The post-coital shenanigans are a little more head-scratching, but this plotting waits for no one. There's some unintentional hilarity in how Touka suddenly realizes she's pregnant in the middle of scarfing down a giant burger. The timeline gets fuzzy here, but since everything is crammed into one episode, it seems like it only took that one round for him to knock her up with his powerful ghoul jizz. (Practice safe sex, kids!) Nishiki's oblivious fumbling of the truth and Kaneki's awkward attempts at talking to Touka about it are adorably cringe-worthy. It feels like it's been a long time since Tokyo Ghoul let itself be this goofy, and even though the pacing makes it feel like a shotgun wedding, I'm truly thankful for this respite of lighthearted romance. Ghouls having their own culture separate from humans, complete with symbolic gestures and traditional wedding garb, seems like a weird thing to only just now introduce, but it's good to see these characters living it up. They have to enjoy the calm before the storm while it lasts.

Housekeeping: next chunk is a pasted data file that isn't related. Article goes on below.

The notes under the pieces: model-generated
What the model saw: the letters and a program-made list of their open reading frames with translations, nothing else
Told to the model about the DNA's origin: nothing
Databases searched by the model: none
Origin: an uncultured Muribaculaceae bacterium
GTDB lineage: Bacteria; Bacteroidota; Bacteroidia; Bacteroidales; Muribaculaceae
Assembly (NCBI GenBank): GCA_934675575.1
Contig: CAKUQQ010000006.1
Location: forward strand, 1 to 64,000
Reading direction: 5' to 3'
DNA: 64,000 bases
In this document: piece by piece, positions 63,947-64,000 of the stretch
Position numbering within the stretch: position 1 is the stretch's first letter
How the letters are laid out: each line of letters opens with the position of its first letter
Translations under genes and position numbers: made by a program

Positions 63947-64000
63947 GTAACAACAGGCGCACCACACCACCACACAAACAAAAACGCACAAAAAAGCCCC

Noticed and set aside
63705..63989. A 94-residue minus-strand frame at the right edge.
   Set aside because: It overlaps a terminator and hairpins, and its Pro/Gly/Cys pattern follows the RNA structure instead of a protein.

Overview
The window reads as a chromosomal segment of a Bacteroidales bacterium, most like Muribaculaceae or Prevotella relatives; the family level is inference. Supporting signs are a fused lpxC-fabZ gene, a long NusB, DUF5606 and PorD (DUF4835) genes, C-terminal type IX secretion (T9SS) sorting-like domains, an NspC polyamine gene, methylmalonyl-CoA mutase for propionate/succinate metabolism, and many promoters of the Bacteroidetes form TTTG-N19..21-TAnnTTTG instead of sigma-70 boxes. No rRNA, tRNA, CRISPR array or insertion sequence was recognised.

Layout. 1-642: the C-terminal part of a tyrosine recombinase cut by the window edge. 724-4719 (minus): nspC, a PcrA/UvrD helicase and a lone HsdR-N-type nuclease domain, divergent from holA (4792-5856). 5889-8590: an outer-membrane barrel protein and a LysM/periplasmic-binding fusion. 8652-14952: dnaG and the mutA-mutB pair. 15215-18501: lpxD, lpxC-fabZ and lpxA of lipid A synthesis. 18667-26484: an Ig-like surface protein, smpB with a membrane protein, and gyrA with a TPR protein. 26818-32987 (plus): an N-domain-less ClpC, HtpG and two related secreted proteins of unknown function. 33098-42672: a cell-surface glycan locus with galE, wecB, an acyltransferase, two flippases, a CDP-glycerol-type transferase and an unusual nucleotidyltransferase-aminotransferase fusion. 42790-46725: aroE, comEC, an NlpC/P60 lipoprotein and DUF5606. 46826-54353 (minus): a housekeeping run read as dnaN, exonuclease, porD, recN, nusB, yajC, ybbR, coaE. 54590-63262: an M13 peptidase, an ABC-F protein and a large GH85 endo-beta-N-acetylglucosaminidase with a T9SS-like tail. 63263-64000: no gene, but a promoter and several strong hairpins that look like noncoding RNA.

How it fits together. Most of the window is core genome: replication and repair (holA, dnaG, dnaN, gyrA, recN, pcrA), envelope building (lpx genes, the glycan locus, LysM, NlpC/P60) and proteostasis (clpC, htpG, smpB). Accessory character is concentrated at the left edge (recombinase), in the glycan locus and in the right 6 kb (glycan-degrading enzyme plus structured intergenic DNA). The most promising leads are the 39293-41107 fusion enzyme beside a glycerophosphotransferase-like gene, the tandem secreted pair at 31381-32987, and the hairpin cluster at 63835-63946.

Meanwhile, troubles continue to brew in the CCG. Furuta stands atop a pile of dead ghouls while issuing a threat to Kaneki's crew on live TV. Juzo and Urie try to avoid dealing with their department's slide into fascism because they don't otherwise know how to stop it. Mutsuki commands a merciless squadron of investigators who drive motorcycles off rooftops (which was the most I've laughed in a long time, thank you Tokyo Ghoul). Nevertheless, frightening times always have their share of normal moments, so Takeomi finally marries his sweetheart Yoriko too. In case you forgot (because I sure did), Yoriko was best friends with Touka early in the series. Unfortunately, Furuta seems to know this, and he intends to use her past affiliation with a ghoul as leverage for some reason. We don't know anything about what he's trying to do, except that he has a giant green glowing egg now. I'm sure that'll be fun. The most positive development surrounding all this is Saiko finally putting her foot down and refusing to follow the CCG's orders anymore. It's a shame she doesn't get more focus, because she's one of the few Tokyo Ghoul characters with a consistent moral compass. Thankfully, she sways Urie too, who didn't need much convincing. They can tell something is afoul among the CCG's top brass, and when Saiko is right, she's right; it's better to be a NEET than a fascist.